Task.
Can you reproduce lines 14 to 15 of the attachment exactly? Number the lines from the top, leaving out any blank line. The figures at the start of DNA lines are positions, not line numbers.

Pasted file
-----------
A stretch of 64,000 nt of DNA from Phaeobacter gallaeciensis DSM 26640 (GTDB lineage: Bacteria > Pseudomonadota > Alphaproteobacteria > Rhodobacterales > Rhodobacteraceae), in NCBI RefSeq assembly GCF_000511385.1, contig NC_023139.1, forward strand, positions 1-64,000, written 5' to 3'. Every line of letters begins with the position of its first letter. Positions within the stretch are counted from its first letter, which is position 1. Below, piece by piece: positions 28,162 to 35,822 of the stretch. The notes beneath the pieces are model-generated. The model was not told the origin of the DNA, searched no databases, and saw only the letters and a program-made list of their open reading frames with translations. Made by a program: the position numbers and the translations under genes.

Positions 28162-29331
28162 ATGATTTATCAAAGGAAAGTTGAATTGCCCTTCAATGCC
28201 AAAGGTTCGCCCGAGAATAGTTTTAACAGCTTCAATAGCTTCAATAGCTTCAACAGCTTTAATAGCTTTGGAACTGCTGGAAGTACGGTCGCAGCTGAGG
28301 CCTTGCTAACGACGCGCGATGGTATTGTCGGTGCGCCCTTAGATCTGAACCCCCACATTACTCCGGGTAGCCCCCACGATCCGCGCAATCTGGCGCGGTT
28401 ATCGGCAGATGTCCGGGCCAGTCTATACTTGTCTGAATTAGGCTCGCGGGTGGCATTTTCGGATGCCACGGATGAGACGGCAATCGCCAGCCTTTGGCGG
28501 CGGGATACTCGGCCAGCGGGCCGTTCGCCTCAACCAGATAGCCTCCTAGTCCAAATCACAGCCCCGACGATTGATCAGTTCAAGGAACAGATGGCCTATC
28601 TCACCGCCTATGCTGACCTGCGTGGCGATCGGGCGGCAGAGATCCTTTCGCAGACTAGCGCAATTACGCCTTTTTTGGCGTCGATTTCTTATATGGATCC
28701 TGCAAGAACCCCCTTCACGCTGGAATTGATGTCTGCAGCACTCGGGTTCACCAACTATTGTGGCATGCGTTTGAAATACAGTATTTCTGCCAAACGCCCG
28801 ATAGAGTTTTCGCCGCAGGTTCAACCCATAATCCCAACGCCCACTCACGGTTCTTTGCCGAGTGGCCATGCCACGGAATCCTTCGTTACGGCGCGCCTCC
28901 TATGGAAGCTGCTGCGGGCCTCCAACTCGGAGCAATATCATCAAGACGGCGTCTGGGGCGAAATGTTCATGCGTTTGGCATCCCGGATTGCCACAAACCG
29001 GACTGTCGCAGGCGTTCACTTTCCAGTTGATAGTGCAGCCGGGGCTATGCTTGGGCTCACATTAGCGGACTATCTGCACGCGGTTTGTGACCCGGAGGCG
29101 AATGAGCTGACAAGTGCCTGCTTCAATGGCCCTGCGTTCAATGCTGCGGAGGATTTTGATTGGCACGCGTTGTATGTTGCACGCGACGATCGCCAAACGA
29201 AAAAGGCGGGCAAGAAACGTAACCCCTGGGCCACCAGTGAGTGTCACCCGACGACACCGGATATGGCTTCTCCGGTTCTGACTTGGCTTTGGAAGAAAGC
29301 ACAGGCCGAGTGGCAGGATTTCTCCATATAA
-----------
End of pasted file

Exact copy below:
29201 AAAAGGCGGGCAAGAAACGTAACCCCTGGGCCACCAGTGAGTGTCACCCGACGACACCGGATATGGCTTCTCCGGTTCTGACTTGGCTTTGGAAGAAAGC
29301 ACAGGCCGAGTGGCAGGATTTCTCCATATAA